Prevention of suicide and attempted suicide in Denmark. Epidemiological studies of suicide and intervention studies in selected risk groups

Department of Psychiatry, Bispebjerg Hospital, Copenhagen, Dennmark.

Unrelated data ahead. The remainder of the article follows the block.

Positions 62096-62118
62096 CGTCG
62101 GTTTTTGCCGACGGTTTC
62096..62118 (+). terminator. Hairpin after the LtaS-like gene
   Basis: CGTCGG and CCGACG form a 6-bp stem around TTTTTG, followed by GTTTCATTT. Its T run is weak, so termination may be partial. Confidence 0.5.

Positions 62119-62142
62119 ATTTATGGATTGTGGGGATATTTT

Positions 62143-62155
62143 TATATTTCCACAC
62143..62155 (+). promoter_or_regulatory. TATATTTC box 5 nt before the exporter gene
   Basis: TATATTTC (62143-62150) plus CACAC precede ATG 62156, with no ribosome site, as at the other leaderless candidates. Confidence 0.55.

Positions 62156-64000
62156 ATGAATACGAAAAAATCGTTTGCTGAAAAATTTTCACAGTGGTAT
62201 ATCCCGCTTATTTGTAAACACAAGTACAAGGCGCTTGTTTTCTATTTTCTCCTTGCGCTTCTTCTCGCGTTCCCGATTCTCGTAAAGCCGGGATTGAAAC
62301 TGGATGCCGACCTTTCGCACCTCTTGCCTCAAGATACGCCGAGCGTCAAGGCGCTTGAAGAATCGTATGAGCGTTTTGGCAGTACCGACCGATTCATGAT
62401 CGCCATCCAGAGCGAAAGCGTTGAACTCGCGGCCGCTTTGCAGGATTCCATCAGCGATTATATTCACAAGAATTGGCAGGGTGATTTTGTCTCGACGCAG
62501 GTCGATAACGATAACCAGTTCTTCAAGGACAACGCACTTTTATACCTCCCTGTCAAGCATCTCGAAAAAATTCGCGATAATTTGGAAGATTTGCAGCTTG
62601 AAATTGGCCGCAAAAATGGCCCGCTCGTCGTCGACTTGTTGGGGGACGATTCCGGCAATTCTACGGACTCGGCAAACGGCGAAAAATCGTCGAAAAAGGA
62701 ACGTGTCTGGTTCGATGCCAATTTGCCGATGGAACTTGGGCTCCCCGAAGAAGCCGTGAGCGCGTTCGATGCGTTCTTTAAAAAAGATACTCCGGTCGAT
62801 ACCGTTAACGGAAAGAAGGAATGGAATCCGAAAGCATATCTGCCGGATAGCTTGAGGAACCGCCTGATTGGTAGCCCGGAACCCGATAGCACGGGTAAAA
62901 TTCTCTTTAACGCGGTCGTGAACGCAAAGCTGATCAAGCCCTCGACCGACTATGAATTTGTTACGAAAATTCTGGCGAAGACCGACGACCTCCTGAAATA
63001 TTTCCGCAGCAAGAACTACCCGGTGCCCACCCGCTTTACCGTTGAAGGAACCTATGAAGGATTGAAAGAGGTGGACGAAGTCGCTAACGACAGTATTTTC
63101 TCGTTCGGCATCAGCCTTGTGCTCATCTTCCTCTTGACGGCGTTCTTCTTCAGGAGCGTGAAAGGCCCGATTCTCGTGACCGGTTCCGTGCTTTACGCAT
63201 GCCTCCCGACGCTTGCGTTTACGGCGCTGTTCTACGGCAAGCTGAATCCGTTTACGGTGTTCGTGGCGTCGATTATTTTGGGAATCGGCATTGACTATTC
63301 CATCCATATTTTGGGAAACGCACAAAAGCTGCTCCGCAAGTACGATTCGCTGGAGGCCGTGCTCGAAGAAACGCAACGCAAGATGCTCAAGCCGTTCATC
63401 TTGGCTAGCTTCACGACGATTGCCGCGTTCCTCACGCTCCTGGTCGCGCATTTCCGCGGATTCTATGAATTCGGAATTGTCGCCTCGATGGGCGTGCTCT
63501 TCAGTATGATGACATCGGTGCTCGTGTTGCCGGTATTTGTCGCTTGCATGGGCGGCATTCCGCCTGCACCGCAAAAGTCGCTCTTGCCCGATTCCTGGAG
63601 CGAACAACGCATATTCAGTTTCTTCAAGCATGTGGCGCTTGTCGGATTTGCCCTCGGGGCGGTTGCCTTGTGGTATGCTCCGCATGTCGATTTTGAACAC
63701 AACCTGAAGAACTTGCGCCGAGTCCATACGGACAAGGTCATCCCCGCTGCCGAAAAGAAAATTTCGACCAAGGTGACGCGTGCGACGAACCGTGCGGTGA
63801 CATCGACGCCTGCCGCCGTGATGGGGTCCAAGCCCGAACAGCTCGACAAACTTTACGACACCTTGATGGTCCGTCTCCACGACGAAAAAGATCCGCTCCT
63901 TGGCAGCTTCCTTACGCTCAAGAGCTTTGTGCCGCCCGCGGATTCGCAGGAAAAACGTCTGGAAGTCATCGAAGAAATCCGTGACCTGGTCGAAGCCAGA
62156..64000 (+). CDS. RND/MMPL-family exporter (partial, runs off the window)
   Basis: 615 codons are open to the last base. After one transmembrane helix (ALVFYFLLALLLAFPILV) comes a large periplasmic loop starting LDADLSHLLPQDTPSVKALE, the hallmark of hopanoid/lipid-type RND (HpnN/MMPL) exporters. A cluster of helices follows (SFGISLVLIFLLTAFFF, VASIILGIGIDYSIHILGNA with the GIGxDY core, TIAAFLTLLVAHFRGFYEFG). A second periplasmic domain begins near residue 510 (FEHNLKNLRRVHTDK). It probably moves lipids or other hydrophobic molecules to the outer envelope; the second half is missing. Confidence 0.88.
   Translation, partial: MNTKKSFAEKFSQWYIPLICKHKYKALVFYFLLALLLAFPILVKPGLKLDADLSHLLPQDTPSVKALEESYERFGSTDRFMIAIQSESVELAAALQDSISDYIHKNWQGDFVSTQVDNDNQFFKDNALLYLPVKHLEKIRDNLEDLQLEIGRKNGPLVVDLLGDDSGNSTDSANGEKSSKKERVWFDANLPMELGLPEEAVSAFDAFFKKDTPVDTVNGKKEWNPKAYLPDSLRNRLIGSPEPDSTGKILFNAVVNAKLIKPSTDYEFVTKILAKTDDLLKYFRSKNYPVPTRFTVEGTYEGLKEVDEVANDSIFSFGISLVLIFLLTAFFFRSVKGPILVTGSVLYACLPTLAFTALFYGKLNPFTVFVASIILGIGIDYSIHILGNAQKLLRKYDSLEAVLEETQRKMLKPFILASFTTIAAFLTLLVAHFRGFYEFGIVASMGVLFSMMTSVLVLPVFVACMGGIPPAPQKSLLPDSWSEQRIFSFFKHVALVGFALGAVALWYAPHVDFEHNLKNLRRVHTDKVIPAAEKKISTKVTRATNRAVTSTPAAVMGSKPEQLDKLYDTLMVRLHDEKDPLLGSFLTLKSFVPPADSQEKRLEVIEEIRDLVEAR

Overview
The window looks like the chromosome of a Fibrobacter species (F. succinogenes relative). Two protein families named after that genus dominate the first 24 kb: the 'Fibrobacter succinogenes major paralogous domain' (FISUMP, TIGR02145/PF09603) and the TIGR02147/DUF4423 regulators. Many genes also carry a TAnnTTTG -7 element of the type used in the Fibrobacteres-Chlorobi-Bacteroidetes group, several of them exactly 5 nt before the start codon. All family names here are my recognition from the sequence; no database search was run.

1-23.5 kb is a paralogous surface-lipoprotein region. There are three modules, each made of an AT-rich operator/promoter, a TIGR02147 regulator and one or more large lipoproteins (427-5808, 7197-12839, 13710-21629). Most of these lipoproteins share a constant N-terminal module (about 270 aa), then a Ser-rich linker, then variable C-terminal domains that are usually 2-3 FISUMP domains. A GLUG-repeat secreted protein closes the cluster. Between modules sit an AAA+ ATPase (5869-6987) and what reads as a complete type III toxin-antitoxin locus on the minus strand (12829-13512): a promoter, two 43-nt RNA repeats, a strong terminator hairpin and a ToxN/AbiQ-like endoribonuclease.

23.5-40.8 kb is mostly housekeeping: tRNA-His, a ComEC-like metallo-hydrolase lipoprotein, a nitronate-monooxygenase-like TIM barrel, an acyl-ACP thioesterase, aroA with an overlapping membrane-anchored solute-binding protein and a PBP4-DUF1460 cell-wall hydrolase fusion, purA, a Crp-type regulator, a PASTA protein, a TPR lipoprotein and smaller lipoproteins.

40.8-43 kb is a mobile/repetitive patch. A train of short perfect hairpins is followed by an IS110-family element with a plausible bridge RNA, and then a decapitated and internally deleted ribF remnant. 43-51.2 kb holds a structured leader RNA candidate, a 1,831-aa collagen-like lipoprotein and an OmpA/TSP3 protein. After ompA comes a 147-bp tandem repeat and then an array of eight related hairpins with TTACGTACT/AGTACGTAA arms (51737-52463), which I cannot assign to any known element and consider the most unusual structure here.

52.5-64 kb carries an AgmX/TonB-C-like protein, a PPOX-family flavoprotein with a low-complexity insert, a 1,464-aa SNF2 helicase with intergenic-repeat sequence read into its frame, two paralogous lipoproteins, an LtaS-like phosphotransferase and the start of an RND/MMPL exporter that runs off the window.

Danish medical bulletin (Impact Factor: 1.01). 12/2007; 54(4):306-69.
Source: PubMed